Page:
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  2. Every political commentator predicts victory for their side. It’s not surprising when conservatives do that, and it’s not surprising that Fox’s main election analyst would be a conservative. It’s maybe surprising that they went beyond the usual “I’m going to cheer for my side and at worst look dumb for a day when they lose” guy to an “I talked people into giving me $300 million dollars to buy this election so my side damned well better win” guy, It’s not at all surprising that he melted down on-air because he couldn’t face the unpleasant fact that his side was losing. [1] Will they learn from this? Now that would be surprising.

    1. Did it strike anybody else as odd when Fox said, on-air, “We’re getting messages from the Romney campaign saying we shouldn’t have called these states”? Don’t they pretend to be an independent news-gathering organization? Or does election coverage count as the editorial side?

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    • I’m not sure this is right. Compare the different post-debate reactions this cycle. After Debate 1, left-wing pundit reactions ranged from “Hey! No Fair!” to “Obama lost the election tonight.” After the other debates, right-wing reactions ranged from “If it was a loss for Romney/Ryan, it doesn’t much matter.” to “He flayed that empty suit.”

      In other words, the distorting factor isn’t the same on both sides.

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    • The part that I found interesting isn’t that the Romney campaign complained about Fox calling Ohio too early, but that Karl Rove was out front of it making an argument that had no basis in fact. I do give Fox News and Megyn (can’t remember her last name) for challenging Rove on that and then actually going back to the stats room so that the viewers could hear first hand why Rove was talking out of his ass. I felt like that little reality check for Fox viewers was a useful public service. It might disabuse some of their viewers of the idea that a claim is true simply because a conservative said it.

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  3. I’m not holding my breath here. If the right-wing media is a hedgehog, then understanding them requires understanding their one big idea.

    I don’t think it has anything to do with governing; I think it’s distracting the masses — voters — from the process of governing so that wealthy and powerful people can amass more wealth and more power. The responsibility here is the responsibility to make sure things keep flowing up. Learning to recognize the distractions for what they are is key to peering at the men behind the curtain, pulling the leavers of power. (Hint: this morning, it’s General Patreaus.)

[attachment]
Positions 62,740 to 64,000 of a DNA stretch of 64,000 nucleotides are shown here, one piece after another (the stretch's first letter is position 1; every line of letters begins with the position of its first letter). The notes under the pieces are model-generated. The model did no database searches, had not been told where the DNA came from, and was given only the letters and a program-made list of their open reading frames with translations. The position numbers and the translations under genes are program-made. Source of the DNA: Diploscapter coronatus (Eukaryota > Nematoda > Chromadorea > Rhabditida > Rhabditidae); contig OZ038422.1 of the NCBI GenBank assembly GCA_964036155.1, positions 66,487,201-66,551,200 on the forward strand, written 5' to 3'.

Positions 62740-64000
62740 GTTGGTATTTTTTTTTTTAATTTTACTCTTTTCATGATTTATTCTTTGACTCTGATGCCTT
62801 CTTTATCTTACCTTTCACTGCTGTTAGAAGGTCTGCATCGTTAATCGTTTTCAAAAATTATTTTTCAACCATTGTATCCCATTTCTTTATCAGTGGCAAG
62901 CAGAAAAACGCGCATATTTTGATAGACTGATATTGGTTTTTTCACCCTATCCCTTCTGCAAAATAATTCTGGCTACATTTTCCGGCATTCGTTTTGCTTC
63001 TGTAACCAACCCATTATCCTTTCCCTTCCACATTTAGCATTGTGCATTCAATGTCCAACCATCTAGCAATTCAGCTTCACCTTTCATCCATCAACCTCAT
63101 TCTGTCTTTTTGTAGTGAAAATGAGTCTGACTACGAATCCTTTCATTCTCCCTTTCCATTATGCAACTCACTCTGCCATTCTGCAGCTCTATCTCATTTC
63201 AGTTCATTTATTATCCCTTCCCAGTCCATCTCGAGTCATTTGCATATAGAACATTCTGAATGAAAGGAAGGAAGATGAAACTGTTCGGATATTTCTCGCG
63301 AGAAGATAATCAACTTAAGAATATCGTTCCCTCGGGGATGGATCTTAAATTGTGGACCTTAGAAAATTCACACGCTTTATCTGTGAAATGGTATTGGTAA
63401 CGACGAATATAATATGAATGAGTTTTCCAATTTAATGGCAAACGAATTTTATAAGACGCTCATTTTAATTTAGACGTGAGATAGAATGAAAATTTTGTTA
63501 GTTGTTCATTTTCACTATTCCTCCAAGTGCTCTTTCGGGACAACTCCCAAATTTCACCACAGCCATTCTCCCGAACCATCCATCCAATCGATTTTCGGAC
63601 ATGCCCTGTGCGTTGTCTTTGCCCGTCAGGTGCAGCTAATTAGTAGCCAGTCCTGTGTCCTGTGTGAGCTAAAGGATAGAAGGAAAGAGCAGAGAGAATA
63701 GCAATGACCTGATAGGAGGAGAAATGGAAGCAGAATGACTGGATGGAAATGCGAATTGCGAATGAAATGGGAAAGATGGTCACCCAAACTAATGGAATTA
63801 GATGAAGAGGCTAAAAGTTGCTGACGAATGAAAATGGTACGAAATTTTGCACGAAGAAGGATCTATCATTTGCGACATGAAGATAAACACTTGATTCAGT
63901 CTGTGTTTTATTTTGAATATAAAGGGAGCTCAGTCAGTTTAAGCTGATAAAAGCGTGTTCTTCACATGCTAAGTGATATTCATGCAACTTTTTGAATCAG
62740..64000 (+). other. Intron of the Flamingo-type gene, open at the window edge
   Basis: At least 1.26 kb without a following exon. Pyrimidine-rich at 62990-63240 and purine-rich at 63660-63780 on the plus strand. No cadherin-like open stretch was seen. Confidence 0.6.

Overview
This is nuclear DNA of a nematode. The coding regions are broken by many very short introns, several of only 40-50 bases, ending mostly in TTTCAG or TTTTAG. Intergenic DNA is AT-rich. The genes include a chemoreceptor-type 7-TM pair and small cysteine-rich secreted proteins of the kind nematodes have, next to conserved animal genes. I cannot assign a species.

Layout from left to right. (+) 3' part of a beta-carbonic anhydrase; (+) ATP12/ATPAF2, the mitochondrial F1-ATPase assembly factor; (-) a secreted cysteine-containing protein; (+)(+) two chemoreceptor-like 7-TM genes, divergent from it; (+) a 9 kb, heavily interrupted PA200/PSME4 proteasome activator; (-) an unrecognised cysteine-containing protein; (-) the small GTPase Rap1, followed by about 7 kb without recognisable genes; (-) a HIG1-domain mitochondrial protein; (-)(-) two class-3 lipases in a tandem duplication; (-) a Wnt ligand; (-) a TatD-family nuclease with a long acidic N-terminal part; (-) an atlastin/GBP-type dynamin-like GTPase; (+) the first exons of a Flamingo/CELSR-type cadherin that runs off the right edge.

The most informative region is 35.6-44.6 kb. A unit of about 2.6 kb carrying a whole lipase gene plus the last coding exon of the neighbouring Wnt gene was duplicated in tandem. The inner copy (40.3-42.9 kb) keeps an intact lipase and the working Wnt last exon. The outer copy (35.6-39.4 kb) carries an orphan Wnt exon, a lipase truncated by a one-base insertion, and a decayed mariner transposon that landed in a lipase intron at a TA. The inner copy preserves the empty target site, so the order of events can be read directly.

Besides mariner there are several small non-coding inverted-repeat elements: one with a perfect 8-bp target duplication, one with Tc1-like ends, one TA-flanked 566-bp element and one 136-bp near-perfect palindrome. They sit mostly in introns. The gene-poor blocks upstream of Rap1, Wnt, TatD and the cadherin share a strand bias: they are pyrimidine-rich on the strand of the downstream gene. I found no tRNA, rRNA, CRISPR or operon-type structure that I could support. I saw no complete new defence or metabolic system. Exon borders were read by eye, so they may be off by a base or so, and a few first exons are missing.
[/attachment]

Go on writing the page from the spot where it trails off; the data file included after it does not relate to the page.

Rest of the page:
I’d certainly welcome other notions of what that one big idea might be, but my guess is they’re all synonyms of my definition.

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    • http://en.wikipedia.org/wiki/Hedgehog's_dilemma

      The real point here is, the Right Wing have done their best over the past X years (take your pick – 2008 since the Tea movement took off? 2006 since the Democrats took the House and Senate?) to engage in a philosophical pogrom. The Great RINO Hunt, as it’s sometimes referred to.

      Essentially, the goal was to “purge” the party of anyone who did not believe in lock-step with each of the interest groups that now controlled the Party.

      Not an absolute deficit hawk? Sorry, you had to go.
      Believe that women should be able to make their own medical choices? Sorry, you had to go.
      Gay? Sorry you REALLY had to go.
      Believed the US shouldn’t be engaging in military adventurism? Bush ran on it, but then 9/11/2001 happened and by 2004, if you weren’t gung-ho on invading other countries, by god you weren’t a real amurrikkan.
      Latino or Black? Better have a real thick skin for all the jokes they’re going to crack about people who look like you.
      Believe that maybe, just maybe, the scientists might be right about the whole global climate change thing, as if creating giant urban heat islands and massive ecological shifts might just have an effect on the earth? Whoops, away from the party you go. Global climate change is a lib’rul media scam, a big religion-of-science talking point only, don’tchaknow.

      The Republicans did this to themselves. They kicked anyone who wasn’t a raving lunatic out of the tent, and now they’re surprised that those remaining inside the tent are being exposed as raving lunatics.

      http://www.ericgarland.co/2012/11/09/letter-to-a-future-republican-strategist-regarding-white-people/

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  4. I began this election by assuming that the candidates always had a realistic read on how the election was going. They have a lot of paid experts and pollsters working for them. Now I’m starting to think that, at least at the top, election consultants don’t have much of an interest in letting their guy know the bad news. It’s in their best interest for both their candidate and the wealthy donors they’re fleecing to believe 100% that everything is going great. As long as the money keeps flowing and the candidacy keeps pushing forward, they get keep getting their piece of it, win or lose.

    The question is how many millionaires will forget the con and open their wallets again in four years.

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    • Written in May 2004 — right after the primary, not after months and months of polls — and not days before election day.

      Can you not tell the difference? Or are you just hoping no one would notice the giant date on top?